I confess to being a sci-fi addict ever since as a young boy I first read Jules Verne’s 20,000 Leagues Under the Sea. Since then, much of the fantasy has become reality, along with other science fiction themes we now take for granted. (Imagine a smartphone 30-40 years ago!) While Asimov’s positronic brain in “I, Robot” still seems a ways away, we now have humanoid robots capable of dancing to a Motown beat, serving as companions to children and the elderly (in Japan), and robotic manufacturing continues to displace millions of workers in factories throughout the world. Do you know what is the number one occupation listed on IRS forms in the USA? It is that of a driver. Autonomous cars and trucks are already a technical reality, and while no one knows exactly how long it will take for them to replace many, if not most, of those currently employed as drivers, it’s not likely to be very long. From the viewpoint of companies requiring drivers to perform needed delivery tasks, the cost/benefit ratio is so huge that the decision to change is economically inevitable. That is, if the only economic interest is that of the company and its shareholders. However, when you look at our economy from a national or global perspective, the calculus is less straightforward. Who will buy goods and services when large masses of people are without jobs?
It was exactly a hundred years ago that the word “robot” first entered our language, thanks to the play R.U.R. (Ressum’s Universal Robots) by the Czech playwright Karl Capek. The concept of a mechanical humanoid creature goes back at least as far as the 3rd century B.C. in a story about Talos, the giant bronze guardian of the harbor of Crete. 16th century Jewish mythology gave us the tale of the Golem, a creature made of clay designed to protect the Jews of Prague. Finally, in 1818, Mary Shelley captured the world’s imagination with her classic novel, Frankenstein. (If you never read the book, Dr. Frankenstein was the name of the doctor, not the creature he created from body parts.) A recent Wall Street Journal article pointed out that these stories, aside from their novelty in stimulating our interest, raise some very important and deep seated questions challenging us into today. “What makes us human?” “If we ever create a machine (robot) capable of independent thought, does it have any rights?” “How can we know what another intelligence is thinking?” And the question that is immediately pertinent today, “Do the benefits of progress outweigh its dangers?”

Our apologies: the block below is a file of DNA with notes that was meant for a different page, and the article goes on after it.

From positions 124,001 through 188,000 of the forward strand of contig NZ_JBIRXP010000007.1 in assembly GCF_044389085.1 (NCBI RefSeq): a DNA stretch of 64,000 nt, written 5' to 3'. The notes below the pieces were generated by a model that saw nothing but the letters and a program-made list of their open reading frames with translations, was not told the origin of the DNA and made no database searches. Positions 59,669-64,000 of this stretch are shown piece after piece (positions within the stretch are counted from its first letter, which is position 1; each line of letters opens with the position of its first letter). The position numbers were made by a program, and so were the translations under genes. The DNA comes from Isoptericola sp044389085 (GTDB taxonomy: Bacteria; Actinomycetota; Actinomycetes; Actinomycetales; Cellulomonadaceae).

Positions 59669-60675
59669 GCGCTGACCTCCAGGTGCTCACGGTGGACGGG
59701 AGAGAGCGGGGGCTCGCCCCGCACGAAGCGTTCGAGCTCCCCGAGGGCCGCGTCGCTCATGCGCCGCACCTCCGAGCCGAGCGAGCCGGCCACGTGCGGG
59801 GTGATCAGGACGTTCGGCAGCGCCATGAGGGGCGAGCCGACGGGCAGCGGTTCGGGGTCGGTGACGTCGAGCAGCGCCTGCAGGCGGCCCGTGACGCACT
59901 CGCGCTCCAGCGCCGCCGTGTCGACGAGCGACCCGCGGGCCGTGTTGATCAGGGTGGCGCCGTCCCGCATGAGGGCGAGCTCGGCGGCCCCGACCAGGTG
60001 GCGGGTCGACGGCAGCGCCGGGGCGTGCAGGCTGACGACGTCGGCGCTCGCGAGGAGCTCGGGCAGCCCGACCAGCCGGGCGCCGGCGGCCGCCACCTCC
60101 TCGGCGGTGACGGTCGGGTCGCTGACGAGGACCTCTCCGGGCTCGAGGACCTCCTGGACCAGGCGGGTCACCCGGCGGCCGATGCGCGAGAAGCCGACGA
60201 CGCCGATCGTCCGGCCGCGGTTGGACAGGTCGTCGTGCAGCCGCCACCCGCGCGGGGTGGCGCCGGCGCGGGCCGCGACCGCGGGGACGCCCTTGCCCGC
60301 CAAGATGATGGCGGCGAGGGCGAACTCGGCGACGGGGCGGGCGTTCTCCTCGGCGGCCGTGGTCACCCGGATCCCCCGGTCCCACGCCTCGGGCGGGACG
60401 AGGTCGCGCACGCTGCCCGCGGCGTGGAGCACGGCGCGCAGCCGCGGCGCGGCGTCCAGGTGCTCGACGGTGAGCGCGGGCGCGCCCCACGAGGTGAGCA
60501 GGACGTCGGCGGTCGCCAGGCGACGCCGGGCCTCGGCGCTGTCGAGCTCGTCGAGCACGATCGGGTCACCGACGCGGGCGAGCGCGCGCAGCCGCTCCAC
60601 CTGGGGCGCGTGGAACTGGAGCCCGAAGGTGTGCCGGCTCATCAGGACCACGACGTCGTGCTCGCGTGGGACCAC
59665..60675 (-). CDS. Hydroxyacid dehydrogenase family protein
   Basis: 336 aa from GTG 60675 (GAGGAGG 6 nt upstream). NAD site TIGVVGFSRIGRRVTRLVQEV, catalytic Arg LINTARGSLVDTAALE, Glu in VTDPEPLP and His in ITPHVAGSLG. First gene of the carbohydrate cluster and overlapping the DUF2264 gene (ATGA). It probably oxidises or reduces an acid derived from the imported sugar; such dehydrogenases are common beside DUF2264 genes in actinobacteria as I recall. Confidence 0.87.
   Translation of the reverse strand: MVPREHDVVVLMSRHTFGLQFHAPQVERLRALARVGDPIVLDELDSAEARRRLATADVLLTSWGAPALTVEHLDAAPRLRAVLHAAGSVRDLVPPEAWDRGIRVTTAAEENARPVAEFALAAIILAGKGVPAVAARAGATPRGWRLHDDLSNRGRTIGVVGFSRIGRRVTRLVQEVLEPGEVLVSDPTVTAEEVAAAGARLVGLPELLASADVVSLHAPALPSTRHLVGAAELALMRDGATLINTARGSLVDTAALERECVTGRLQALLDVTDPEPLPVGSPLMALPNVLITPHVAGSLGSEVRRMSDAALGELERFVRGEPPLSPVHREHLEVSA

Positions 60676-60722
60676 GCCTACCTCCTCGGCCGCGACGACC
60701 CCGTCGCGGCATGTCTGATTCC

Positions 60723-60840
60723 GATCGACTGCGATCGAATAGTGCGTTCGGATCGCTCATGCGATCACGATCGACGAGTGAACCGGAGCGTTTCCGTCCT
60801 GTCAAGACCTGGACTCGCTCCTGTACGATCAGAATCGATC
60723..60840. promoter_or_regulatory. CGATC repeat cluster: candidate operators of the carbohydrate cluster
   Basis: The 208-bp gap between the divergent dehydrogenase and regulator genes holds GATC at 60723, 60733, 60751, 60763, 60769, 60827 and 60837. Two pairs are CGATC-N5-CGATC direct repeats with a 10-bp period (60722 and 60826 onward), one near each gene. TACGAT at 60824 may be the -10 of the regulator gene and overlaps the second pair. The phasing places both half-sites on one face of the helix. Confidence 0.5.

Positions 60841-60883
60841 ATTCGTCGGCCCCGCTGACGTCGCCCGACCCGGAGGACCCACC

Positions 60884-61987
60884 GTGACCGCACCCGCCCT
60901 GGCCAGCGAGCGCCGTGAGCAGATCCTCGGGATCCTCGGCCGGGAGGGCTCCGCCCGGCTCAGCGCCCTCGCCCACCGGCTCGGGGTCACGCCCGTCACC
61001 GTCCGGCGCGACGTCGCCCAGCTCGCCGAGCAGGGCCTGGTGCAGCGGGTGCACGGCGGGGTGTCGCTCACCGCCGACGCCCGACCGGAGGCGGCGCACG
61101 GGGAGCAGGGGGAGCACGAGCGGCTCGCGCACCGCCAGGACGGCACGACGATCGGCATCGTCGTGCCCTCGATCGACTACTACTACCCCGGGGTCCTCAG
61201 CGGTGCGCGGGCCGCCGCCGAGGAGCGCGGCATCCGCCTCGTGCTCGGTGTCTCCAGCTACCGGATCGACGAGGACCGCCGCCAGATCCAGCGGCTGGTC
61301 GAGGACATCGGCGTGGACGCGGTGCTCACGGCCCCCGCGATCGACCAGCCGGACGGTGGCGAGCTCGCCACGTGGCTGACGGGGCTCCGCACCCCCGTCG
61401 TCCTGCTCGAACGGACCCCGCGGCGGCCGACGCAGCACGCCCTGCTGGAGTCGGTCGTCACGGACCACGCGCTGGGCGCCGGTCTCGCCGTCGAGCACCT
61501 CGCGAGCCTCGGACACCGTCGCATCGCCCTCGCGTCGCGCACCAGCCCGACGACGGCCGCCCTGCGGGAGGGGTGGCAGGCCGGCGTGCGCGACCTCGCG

Growing up at a time of increased mechanization of manual labor, it wasn’t hard to foresee that opportunities for those who earned their daily bread by the sweat of their brow and the strength of their back would continue to decrease with time. The classic ballad of “John Henry” breaking his heart trying to keep up with the steam driven pile driver was a lesson to most of us. I chose to pursue higher education, and found a career in medicine. Now, I can see that even with 24 years of formal education, there is no longer certainty of employment in those following my path. Artificial intelligence is growing in its abilities to perform as well, if not better, at certain repetitive tasks previously thought impossible for anyone but a highly trained physician. This includes the ability to “read” and interpret X-rays, cytology specimens, and drug treatments. With the ability to send digitized images anywhere in the world, it becomes possible for doctors in other countries with lower standards of living, and therefore lower wages, to perform many of the same functions we do. This is true not only in medicine, but also in business, technology, and other “intellectual” professions.
The urgent question facing our societies is what to do with all the people whose livelihoods are being destroyed by the forces of technology, of progress? These forces are creating increasingly greater divides between the haves and the have-nots, between those who benefit from progress, and those who are harmed by it. Our ability to create new jobs and new opportunities for the increasing numbers of our citizens displaced by our current and future adoption of technology keeps decreasing with time. Part of this has to do with our education system’s failures, but also part has to do with the high complexity demands of new jobs that not everyone is capable of performing.
Aside from the financial benefits of work, somehow society needs to find ways for those who are not gainfully employed to find the social and emotional satisfaction that work provides, including a sense of self-worth. Failure to do so is going to result in massive and continued social unrest. Based on history, this type of unrest turns eventually to violent revolution or brutal suppression by those at the top of the food-chain. The movie “Blade Runner” was loosely based on Phillip K. Dick’s short story “Do Androids Dream of Electric Sheep?” Somehow, this dystopian story of a detective hunting for robots in our midst doesn’t seem all that far fetched anymore.